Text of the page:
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Vol 38  No 12
April 6, 2006


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Two new diplomas target emerging writers

By Leslie Vryenhoek

Two new diploma programs offered by the Department of English will give students the chance to hone their writing skills in the professional writing and creative writing genres.

“There is so much angst around the business of writing, and often so much that’s prescriptive in the way that it’s taught, perhaps because we expect too much of ourselves and our students in one course or one semester,” explained

Prof. Jean Guthrie, who will co-ordinate the diploma in professional writing program. “Students need time to work out what they want to say, and a chance to try out genres other than the academic essay.”

Dr. Larry Mathews, who is leading the development of the creative writing program, believes this is a desirable addition for a university that offers such a diversity of programming in other artistic fields. “The absence of a program in creative writing, especially in a place which has produced so many excellent writers, seems anomalous,” he noted, adding that there has been a steady demand for writing courses over the past few decades.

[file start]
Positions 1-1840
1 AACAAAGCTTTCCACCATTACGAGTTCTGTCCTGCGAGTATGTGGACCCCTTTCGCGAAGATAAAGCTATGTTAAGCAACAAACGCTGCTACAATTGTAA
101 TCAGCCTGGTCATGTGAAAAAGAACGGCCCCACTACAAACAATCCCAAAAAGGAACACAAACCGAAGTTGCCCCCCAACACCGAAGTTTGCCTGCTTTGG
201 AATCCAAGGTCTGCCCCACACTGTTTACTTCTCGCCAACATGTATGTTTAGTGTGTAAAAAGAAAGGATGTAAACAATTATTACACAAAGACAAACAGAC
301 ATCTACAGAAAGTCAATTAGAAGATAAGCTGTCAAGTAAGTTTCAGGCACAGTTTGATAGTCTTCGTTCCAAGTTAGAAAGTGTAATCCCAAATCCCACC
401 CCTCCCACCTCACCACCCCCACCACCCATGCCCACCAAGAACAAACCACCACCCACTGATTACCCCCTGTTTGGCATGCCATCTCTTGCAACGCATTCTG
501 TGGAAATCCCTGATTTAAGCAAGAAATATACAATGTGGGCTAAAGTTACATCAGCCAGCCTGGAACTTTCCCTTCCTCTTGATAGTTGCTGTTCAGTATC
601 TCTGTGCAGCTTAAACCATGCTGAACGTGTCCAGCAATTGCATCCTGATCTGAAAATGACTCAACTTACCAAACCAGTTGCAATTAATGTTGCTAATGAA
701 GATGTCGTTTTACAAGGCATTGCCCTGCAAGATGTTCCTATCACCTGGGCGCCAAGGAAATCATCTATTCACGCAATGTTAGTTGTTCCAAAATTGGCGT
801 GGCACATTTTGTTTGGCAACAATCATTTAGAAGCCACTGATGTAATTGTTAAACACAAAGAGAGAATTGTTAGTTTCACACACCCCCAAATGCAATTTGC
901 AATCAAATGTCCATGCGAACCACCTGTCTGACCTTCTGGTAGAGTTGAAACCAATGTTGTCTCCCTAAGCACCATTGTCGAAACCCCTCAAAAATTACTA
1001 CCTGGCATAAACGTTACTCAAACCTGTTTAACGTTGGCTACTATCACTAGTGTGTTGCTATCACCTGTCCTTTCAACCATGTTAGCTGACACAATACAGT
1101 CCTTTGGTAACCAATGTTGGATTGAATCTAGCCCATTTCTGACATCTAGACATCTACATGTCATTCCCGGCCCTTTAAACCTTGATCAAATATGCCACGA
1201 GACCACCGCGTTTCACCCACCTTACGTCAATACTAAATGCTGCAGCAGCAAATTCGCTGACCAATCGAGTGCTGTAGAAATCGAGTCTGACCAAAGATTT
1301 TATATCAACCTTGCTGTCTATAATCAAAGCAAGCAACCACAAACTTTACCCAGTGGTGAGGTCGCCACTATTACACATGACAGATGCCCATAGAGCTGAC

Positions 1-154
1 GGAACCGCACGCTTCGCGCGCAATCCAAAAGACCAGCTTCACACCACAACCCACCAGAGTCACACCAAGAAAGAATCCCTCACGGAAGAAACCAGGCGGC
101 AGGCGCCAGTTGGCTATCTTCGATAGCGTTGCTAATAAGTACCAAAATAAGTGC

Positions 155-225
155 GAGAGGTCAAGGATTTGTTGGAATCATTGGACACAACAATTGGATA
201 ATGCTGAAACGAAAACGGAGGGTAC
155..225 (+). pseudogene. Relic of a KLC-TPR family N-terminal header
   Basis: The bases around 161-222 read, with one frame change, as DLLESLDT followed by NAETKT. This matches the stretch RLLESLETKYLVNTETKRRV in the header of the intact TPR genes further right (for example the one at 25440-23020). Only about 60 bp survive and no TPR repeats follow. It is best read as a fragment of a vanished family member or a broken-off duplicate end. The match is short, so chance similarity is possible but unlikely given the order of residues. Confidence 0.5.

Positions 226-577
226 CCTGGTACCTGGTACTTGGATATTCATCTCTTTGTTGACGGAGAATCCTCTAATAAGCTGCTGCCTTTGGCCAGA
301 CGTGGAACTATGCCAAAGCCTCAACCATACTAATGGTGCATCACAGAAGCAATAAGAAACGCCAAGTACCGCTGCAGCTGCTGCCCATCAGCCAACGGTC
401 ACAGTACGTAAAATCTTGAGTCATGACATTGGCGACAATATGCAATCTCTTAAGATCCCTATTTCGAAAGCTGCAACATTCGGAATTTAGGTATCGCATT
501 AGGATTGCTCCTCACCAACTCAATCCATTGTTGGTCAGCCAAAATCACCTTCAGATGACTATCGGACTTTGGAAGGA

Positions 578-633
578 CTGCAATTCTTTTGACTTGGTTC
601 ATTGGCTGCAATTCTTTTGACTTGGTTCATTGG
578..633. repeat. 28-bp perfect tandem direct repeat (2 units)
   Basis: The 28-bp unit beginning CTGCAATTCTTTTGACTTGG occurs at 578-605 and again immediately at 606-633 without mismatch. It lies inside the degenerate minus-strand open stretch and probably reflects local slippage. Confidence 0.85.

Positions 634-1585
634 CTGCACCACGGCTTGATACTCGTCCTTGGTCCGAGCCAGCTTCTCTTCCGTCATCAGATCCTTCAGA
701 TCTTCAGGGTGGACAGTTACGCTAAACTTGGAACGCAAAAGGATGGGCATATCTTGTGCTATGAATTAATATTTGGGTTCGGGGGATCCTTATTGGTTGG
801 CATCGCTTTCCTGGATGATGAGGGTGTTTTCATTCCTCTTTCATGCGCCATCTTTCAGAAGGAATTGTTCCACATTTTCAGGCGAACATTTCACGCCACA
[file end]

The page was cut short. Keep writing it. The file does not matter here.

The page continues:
Designed for those who have completed, or are near completing, a bachelor’s degree and have demonstrated an aptitude for writing, the professional writing program entails 18 credit hours of coursework. Subjects covered will include investigative reporting, creative non-fiction, the art of reviewing, and editing. Students will also complete a work term in a professional setting where good writing is imperative.

The creative writing program requires students to complete eight courses (24 credit hours), at least five of which must be in creative writing and the rest drawn from Department of English courses. Courses taken in previous years may count toward the diploma.

As in the creative writing program, many courses in professional writing will be taught by writers from the community. However, Prof. Guthrie noted that the intent is not to train students for a particular type of job or organization. Rather, students will build critical skills and learn to read analytically for argument and style, to consider audience and context, and to edit the work of others tactfully.

“This is about drafting, re-drafting, editing, getting good advice and determining how to use it,” she said.

Admission to the diploma in professional writing program is by portfolio. For those interested in pursuing creative writing, entry to each course is competitive, requiring a portfolio of work in that specific genre.

“It’s anticipated that creative writing courses will now be offered more frequently than in the past,” said Dr. Mathews. “We think that, over time, the creative writing program will make an important contribution to the cultural life of the province.”

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